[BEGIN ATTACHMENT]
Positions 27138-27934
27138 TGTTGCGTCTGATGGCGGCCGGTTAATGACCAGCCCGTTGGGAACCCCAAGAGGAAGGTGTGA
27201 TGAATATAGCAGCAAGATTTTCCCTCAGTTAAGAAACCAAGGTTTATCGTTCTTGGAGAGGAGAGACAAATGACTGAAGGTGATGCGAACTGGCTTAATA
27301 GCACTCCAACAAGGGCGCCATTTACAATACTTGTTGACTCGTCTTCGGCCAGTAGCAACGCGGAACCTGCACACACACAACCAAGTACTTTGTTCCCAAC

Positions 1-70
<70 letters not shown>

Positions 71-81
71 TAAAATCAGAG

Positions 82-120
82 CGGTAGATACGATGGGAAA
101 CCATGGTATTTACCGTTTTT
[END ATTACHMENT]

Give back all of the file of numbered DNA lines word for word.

Positions 27138-27934
27138 TGTTGCGTCTGATGGCGGCCGGTTAATGACCAGCCCGTTGGGAACCCCAAGAGGAAGGTGTGA
27201 TGAATATAGCAGCAAGATTTTCCCTCAGTTAAGAAACCAAGGTTTATCGTTCTTGGAGAGGAGAGACAAATGACTGAAGGTGATGCGAACTGGCTTAATA
27301 GCACTCCAACAAGGGCGCCATTTACAATACTTGTTGACTCGTCTTCGGCCAGTAGCAACGCGGAACCTGCACACACACAACCAAGTACTTTGTTCCCAAC

Positions 1-70
<70 letters not shown>

Positions 71-81
71 TAAAATCAGAG

Positions 82-120
82 CGGTAGATACGATGGGAAA
101 CCATGGTATTTACCGTTTTT